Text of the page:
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Carney triad

Synonym(s) -
Prevalence <1 / 1 000 000
Inheritance -
Age of onset Adolescent
  • D44.8
MeSH -
MedDRA -


Disease definition

Carney's triad is a rare non-hereditary condition characterized by gastrointestinal stromal tumors (GIST, intramural mesenchymal tumors of the gastrointestinal tract with neuronal or neural crest cell origin), pulmonary chondromas and extraadrenal paragangliomas.


Less than 100 cases have been reported worldwide. Carney's triad primarily affects young women (mean age of onset 20 years).

Clinical description

Most patients initially present with two of the three tumors (incomplete Carney's triad). The main symptoms at presentation are gastrointestinal bleeding, epigastric pain, anemia and palpable abdominal mass. These symptoms are related to the GIST, which occur in 99% of cases. Additional features include headaches, fatigue, anorexia, hypertension and tachycardia. Pulmonary chondromas (well-differentiated benign cartilaginous tumors) occur in approximately 80% of cases. They are often asymptomatic and may be unilateral (83%) or bilateral (32%). Secreting paragangliomas (typically extraadrenal and most often mediastinal) occur in approximately 50% of patients.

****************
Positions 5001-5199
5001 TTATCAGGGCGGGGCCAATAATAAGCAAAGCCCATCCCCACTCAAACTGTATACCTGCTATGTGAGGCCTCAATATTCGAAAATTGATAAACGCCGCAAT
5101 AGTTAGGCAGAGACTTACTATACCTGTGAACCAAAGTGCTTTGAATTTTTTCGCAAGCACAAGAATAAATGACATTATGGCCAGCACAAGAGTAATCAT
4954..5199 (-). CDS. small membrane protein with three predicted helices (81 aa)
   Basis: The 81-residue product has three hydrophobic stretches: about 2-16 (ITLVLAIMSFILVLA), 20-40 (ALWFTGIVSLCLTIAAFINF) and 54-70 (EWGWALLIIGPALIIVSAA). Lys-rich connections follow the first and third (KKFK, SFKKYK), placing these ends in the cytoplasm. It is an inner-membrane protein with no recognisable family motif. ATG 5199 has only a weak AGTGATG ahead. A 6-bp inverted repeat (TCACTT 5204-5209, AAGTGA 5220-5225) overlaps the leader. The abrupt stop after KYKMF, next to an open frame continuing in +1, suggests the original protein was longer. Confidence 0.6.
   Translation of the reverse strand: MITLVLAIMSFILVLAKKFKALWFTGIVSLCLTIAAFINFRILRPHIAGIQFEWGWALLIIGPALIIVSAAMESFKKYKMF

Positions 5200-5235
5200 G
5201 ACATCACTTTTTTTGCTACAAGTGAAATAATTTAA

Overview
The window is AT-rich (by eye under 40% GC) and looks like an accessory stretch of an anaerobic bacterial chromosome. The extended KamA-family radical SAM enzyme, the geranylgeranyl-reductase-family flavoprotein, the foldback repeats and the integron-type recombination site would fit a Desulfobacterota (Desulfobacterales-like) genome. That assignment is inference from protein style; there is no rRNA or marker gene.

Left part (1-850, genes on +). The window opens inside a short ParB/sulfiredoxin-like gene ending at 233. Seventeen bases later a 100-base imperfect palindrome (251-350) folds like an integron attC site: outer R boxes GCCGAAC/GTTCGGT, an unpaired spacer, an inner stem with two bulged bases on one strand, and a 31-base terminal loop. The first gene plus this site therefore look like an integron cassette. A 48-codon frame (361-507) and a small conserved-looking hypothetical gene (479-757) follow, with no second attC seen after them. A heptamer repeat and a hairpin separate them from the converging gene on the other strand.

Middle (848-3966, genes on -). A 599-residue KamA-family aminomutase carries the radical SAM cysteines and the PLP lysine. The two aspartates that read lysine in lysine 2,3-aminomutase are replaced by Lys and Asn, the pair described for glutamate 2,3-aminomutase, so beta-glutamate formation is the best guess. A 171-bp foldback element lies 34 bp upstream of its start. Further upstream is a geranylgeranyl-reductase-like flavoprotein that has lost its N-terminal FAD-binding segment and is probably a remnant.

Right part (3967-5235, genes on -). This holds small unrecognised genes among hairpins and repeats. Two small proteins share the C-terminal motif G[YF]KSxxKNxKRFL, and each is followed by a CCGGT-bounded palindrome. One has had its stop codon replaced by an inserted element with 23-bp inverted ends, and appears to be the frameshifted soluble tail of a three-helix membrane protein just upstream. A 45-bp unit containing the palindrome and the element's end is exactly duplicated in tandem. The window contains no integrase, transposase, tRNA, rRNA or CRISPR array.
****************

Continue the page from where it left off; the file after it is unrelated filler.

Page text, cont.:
The etiology is not completely understood. Impaired succinate dehydrogenase (SDH) function resulting from chromosomal losses (but not mutations) has been detected in some patients with Carney's triad, while SDHD, SDHB or SDHC germline mutations have been found in some patients with Carney-Stratakis dyad (see this term).

Diagnostic methods

Gastroscopy, radiography and computing tomography are the main diagnostic methods. SDH genetic testing is available. The absence of a paraganglioma, which usually completes the triad after several years (median: 6 years), does not allow exclusion of the diagnosis of Carney's triad. Iodine 131-metoiodobenzylguanidine scintigraphy and Octrescan® may help to detect paragangliomas.

Differential diagnosis

The differential diagnosis should include Carney-Stratakis dyad.

Management and treatment

The treatment of choice for GIST and its metastases (overall rate: 50%) is surgical resection. GIST associated with Carney's triad are mostly indolent. Recurrence after surgery is found in approximately 50% of patients, with a mean interval after the initial presentation of 12 years. Imatinib mesylate, an effective agent in the treatment of GIST, is under investigation as an adjuvant treatment. Paragangliomas require surgical resection; chemotherapy and metabolic radiotherapy may be used in malignant cases (overall rate: 10%). Surgery for pulmonary chondromas is indicated only in case of impaired lung function. Approaches targeting SDH function may potentially be useful in treating patients with Carney's triad who show SDH deficiencies. However, at present, there is no drug that restores SDH function. Life-long follow-up should be offered to all patients with Carney's triad.

Expert reviewer(s)

  • Pr Sebastiano FILETTI

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